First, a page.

Pumpkin Bread (Savoury)
I love baking with yeast. It’s so organic. It’s literally alive. I prefer it for rituals and celebrations. I like how difficult, how much personality can seem to be infused, batch to batch, bread to bread! I do use fast acting easy yeast, BUT I also like to give them a little more love, a little more time than most yeast instructions say. There are really two part to this bread. One is the cultivation of the yeast, the backbone of the bread and the other is forming it into a loaf. You can, I suppose, use your bread maker but I think it misses the point. There will be a moment when making bread where it looks wrong and too sticky and difficult and you just have to keep going!
Starter or Sponge
2 heaped tbsp. rye flour
1 heaped tbsp. white bread flour
3 heaped tbsp. (1/2 a can) pumpkin puree
1 packet fast-acting yeast
½ a cup very hot water
In a good heavy ceramic bowl mix your flour and bread with the very hot water and mix vigorously with a whisk. Add your pumpkin and beat into this soupy mixture.
This should cool it enough to be safe for your yeast.
Add and whisk for a good 3 three minutes. You are releasing the gluten from the flour, it’s important because rye flour has less to do this a lot.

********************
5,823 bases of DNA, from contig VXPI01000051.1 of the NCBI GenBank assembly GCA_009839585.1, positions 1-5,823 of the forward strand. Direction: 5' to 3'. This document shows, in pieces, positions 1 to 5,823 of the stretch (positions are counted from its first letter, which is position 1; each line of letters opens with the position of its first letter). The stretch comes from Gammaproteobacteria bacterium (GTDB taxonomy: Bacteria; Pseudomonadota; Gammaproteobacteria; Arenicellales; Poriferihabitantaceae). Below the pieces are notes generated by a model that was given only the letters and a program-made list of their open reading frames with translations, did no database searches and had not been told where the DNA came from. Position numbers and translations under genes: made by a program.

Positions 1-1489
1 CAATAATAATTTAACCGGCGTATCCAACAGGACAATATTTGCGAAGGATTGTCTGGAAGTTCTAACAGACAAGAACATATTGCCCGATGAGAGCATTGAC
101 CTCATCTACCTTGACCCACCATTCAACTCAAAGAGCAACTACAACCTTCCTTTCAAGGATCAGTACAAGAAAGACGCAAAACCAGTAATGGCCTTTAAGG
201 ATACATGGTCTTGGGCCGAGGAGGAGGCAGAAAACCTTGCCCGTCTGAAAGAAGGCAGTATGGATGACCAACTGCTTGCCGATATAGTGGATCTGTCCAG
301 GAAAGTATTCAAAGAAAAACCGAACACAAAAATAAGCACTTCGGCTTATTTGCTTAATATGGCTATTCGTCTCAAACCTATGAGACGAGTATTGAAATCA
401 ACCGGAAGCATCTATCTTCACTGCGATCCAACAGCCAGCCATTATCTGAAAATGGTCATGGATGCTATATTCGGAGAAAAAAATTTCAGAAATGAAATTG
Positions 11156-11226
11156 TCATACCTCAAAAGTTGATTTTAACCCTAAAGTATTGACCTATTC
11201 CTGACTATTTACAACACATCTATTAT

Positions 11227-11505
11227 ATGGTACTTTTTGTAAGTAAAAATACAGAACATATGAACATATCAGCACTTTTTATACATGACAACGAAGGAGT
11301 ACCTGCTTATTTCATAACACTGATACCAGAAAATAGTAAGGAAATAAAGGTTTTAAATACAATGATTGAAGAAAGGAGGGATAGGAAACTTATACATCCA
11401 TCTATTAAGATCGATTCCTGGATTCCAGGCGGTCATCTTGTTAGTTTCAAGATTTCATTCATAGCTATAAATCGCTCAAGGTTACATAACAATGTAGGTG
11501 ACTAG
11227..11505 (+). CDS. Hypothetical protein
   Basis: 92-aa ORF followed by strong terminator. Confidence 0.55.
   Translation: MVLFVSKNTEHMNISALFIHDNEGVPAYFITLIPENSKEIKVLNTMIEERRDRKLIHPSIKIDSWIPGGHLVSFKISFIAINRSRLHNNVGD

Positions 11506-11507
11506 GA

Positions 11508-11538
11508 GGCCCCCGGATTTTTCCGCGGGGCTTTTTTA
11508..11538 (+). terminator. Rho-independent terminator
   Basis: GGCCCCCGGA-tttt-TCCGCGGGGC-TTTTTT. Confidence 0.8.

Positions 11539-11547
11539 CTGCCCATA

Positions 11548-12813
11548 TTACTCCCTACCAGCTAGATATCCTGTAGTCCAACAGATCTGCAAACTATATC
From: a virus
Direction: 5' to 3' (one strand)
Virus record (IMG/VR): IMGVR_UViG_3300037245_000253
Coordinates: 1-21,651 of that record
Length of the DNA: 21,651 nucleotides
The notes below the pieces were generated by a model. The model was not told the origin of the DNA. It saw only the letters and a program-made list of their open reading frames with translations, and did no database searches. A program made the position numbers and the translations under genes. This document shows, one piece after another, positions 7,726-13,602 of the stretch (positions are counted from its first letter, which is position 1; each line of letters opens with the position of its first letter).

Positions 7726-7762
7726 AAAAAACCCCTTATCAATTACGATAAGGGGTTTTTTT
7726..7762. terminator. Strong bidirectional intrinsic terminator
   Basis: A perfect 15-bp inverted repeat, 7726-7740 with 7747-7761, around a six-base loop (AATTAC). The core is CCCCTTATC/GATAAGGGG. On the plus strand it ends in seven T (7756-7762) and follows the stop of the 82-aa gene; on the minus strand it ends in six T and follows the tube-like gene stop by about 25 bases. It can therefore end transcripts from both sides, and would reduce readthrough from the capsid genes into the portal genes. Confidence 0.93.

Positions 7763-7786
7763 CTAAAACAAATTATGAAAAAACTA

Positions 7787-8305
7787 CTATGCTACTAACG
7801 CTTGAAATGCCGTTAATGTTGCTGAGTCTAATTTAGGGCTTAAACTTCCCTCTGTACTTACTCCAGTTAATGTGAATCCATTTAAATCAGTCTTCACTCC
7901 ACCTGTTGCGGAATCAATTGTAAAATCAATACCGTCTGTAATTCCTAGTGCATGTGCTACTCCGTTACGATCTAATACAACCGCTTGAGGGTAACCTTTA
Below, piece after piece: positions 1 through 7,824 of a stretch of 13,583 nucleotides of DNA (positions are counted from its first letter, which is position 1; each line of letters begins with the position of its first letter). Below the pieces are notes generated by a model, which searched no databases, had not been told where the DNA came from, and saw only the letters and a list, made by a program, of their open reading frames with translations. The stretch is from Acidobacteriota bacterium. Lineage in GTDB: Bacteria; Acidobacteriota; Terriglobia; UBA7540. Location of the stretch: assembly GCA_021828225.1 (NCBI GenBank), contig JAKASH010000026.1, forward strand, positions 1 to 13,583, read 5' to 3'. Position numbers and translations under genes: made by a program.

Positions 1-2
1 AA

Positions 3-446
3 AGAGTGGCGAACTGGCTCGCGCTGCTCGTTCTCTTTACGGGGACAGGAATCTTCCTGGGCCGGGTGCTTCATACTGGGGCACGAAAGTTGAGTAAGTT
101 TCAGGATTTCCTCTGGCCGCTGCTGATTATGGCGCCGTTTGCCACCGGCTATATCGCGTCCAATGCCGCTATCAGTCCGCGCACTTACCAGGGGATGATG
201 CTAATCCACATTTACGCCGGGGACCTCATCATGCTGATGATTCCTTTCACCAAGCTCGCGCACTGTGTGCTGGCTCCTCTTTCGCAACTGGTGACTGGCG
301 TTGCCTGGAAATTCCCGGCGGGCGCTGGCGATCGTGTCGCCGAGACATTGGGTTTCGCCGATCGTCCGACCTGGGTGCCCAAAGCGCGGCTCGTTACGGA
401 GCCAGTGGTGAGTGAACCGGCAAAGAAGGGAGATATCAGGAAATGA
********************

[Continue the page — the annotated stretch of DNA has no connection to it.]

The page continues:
Cover the bowl with a plate and damp tea-towel and leave in a warm draft free place to rise. Check it every 10 or so minutes and if it is bubbling like a witches cauldron about to burst over the side mix with a spatula or spoon until roughly the size you began with.
I left mine for about 40 minutes checking it periodically to keep what we now call Sir Breaderick in the bowl.
THE BIRTH OF SIR BREADERICK
2 ½ tbs oil
2/3 cup of rye flour
1 ½ cups of white bread flour
2 tsp salt (one reserved for the top)
1 tbsp. pumpkin seeds for topping
Reserving the topping of salt and pumpkin seeds mix the flour and salt together in a very large heavy bowl. Add the oil to you pumpkin and yeast mix incorporating thoroughly. Add the wet to the dry mixing with a spoon (or a mixer with dough hook) and either oiling or flouring your hands when you knead against a floured board.
With rye flour will make this dough tough and sticky but knead it as best you can for at least 10 minutes. Then cover and let rest for about 30 to 40 minutes. Knock back and knead again lightly shaping the loaf. Dusting your baking container or tray with cornmeal and flour and place your dough on it. Wash your hands and with one wet hand smooth the surface of your bread. Wash and dry hands and add you sea salt and pumpkin seeds to the top. Cover as best you can and proof again while your oven gets up to temperature.
THE DEATH OF SIR BREADERICK
You can leave to proof again while your oven is getting up to temperature about 180C in a fan-oven. As I made mine a large round I cooked it for 25-30 minutes but a thicker loaf will take longer. The bread is cooked when the loaf sounds hollow when tapped.